About music appreciation and anticipation

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You most likely know the feeling of knowing a song so well that you can mark a break with your hand while listening to it, or shout a line in the lyrics in perfect harmony with the record, or even play the drums break on your air-drum set. It is a thrill.

Now picture yourself hearing that same song that you know so well, but at a live performance, and as you prepare to tag along and duplicate, spit out what the record has implanted in your mind, the musician surprises the crowd with a twist. Now that is a thrill.

A question was raised in my mind when listening to very different records that I enjoy a lot in completely different ways, but always in a way related to a form of anticipation of the music I am hearing. How does my mind enjoy when music meets my anticipations and when it doesn’t as well?

First came the music of Thelonious Monk. I was listening to Monk’s take on Functional, on the great record with John Coltrane. The song is a blues, and although my ear is accustomed to listen to these blues played by jazz performers and I feel like I can anticipate, to a certain limited extent, the general way these records go, there is absolutely no way for me to do that with Monk. His choice of placement of the emphasis on certain note in his playing surprises, makes you jump, can even seem out of place sometimes, but it always works. This reminds me of Monk’s Advice, a sheet of paper that was found and put online, of instructions given by Monk to his musicians before a gig. “A note can be small as a pin or as big as the world, it all depends on your imagination.”

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My complete inability to anticipate Monk’s jumps and stunts throughout the record, although being familiar with his type of playing in general and having also heard that specific record before, made me reflect on how anticipation in music, when it is not met and is disturbed by surprising effects, generates great result and beautiful music.

That said, I am far from being familiar with the music theory and the technical aspect of the music behind it all, which may bring further explanations to this question. But I am writing from any given listener’s perspective, who may, just as well as the educated listener, find himself highly entertained and charmed by Monk’s language, bouncing around the keys, playing with silences, leaving you hanging to stab you with a strong chord at the least expected time.

The question gained in depth when I switched to a James Brown record. Just as thrilling, in my humble opinion, but in the complete opposite way. The riff you hear in the first seconds of the song is the riff you will hear in the last seconds. The beat is steady and tunes are all rhythmically linear. But again, it works. Here, I was easily able to anticipate the direction in which each song was going, you can hear the break coming, you can snap your fingers, tap your foot, clap, or even shout the recurrent “HIT ME!” when it comes around… Try to do that to Monk playing alone.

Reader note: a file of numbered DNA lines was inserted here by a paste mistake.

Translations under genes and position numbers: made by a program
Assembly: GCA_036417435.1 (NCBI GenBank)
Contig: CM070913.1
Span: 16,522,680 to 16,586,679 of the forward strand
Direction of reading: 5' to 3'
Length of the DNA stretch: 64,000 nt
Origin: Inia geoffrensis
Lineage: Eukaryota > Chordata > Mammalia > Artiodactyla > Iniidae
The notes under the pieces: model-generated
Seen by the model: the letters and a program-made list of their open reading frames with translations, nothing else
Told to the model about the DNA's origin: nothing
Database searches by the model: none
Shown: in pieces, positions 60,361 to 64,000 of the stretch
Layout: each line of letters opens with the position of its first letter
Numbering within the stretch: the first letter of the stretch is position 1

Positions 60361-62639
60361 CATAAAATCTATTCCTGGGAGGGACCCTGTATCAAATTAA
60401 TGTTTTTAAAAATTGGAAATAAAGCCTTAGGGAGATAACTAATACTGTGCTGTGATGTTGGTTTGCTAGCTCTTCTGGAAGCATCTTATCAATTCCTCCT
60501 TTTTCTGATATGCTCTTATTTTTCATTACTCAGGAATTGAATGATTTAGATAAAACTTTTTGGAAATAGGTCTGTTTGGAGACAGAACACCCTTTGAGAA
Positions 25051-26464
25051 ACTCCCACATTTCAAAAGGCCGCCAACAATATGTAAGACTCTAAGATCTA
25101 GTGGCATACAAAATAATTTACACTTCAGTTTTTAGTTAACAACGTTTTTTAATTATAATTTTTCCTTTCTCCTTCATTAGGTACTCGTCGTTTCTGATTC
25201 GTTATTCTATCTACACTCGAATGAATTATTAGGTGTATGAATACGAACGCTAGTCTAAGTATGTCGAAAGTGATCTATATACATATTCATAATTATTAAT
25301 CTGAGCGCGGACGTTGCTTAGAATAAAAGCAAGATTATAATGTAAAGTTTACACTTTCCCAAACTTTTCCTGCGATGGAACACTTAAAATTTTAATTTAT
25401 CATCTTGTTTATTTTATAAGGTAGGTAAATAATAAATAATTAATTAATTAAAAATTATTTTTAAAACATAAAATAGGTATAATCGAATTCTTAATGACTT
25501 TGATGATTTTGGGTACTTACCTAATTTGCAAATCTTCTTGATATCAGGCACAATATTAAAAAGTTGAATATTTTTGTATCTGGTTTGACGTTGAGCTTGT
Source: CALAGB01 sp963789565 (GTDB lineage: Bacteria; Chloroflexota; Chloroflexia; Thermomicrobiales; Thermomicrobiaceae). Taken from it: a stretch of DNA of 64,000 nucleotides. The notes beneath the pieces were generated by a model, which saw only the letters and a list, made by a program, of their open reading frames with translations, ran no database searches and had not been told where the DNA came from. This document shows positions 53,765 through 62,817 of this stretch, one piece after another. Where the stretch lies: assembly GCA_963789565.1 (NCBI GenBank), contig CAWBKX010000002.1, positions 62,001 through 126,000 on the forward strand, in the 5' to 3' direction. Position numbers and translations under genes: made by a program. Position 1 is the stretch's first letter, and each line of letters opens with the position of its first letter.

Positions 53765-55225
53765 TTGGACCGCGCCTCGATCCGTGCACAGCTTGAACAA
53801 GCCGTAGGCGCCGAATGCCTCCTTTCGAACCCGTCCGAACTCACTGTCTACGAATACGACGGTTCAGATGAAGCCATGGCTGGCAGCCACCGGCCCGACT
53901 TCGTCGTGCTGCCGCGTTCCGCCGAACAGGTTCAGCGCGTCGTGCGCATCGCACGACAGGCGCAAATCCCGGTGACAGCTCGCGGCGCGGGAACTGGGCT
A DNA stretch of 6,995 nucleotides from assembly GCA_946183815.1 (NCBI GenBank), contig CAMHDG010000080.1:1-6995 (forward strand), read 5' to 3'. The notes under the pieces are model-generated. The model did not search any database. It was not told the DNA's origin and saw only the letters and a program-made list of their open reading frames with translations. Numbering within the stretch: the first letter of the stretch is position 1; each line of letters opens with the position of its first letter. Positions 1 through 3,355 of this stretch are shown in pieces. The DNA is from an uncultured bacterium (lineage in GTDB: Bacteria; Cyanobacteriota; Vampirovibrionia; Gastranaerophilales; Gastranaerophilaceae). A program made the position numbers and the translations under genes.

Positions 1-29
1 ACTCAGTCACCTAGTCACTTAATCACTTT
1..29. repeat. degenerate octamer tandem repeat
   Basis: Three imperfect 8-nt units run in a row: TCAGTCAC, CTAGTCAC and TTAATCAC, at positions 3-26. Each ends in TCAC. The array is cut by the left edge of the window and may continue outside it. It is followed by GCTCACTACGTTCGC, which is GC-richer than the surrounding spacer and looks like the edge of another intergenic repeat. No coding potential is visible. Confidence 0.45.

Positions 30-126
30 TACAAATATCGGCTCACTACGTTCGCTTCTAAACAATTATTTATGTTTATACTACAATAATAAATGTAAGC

In both cases, part of the reason why the music is so thrilling deals with how you anticipate it and expect what is coming next. These two examples each have a different relation with your anticipation of the music, but both have the same result: it works. Then the question about it is: how does the response to our anticipation in music play in our enjoyment? I am not going to claim bringing an answer to that question, but find interesting to discuss it, based on personal experiences. (Feel free to email me if you have opinions about the topic and ideas or evidence that could be relevant.)

The example of Monk is just one out of a million, as the nature of jazz music throughout the years have always been to surprise the listener, to push the limits and break the rules. Thelonious Monk does have a way of making this surprise effect of music very efficient and enjoyable, but he is far from being the only one. I personally tend to base my personal judgment, if that is worth anything, of a jazz player on his ability to surprise me or break my expectations, while still remaining in the frame of a tune (Free jazz is also something, but I am not familiar enough with it to actually discuss it.) For the example of James Brown, the steady and predictable as a thrilling form of music is found often in popular music, but I do not know of many artists who have the magic that allow James Brown’s tunes to be so conservative and incredibly efficient at the same time.

A question to ponder for a minute, but let it not keep your mind too busy to enjoy the music, James Brown would rather see you get up and dance to his music than to see you sit there philosophizing on the nature of his funkyness. Monk probably wouldn’t care much at all.

Make sure you check out my music blog for more Monk and other jazzy tunes!

Categories: Uncategorized, WritingsTags: , , , , ,

Noé Cugny

Paris New Orleans

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